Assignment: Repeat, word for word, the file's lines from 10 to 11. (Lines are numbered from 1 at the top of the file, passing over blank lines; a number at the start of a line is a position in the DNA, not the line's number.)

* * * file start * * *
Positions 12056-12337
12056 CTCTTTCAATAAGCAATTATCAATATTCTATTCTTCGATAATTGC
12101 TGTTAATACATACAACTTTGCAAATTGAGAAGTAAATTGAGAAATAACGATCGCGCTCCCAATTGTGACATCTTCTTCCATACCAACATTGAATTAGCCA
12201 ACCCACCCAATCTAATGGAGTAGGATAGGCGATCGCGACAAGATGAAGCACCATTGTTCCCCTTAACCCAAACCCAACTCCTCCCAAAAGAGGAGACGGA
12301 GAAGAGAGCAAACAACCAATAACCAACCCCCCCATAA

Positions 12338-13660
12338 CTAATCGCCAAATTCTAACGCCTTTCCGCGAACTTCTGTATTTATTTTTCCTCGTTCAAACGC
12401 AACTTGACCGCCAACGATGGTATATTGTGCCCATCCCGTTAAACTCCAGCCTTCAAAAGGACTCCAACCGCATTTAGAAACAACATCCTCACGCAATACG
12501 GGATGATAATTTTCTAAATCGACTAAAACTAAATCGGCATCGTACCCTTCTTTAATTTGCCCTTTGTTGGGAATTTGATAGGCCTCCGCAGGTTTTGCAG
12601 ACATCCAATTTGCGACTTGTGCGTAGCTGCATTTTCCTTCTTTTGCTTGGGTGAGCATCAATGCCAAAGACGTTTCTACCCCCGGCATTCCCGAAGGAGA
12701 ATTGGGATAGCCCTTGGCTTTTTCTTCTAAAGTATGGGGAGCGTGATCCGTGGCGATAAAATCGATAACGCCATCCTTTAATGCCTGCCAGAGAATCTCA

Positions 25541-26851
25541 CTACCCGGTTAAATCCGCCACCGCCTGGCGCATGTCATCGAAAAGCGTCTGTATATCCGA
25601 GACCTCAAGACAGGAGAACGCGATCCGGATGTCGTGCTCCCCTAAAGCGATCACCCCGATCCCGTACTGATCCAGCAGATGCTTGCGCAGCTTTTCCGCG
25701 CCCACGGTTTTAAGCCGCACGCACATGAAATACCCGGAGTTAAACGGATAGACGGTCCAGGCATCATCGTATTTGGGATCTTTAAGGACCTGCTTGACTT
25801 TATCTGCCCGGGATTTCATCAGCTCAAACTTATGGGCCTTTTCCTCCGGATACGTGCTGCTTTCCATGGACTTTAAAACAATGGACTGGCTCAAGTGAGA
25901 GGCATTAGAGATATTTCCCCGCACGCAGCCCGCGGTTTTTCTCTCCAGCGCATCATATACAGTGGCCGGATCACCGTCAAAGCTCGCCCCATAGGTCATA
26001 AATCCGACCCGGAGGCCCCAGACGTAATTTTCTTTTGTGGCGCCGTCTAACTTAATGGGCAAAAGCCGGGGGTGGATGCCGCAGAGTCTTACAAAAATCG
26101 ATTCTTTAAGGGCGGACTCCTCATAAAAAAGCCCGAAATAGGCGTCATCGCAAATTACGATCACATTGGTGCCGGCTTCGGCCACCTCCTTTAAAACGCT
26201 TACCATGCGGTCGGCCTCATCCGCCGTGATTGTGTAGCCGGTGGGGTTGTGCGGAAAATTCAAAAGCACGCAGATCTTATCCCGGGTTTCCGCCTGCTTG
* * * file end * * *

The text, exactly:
12601 ACATCCAATTTGCGACTTGTGCGTAGCTGCATTTTCCTTCTTTTGCTTGGGTGAGCATCAATGCCAAAGACGTTTCTACCCCCGGCATTCCCGAAGGAGA
12701 ATTGGGATAGCCCTTGGCTTTTTCTTCTAAAGTATGGGGAGCGTGATCCGTGGCGATAAAATCGATAACGCCATCCTTTAATGCCTGCCAGAGAATCTCA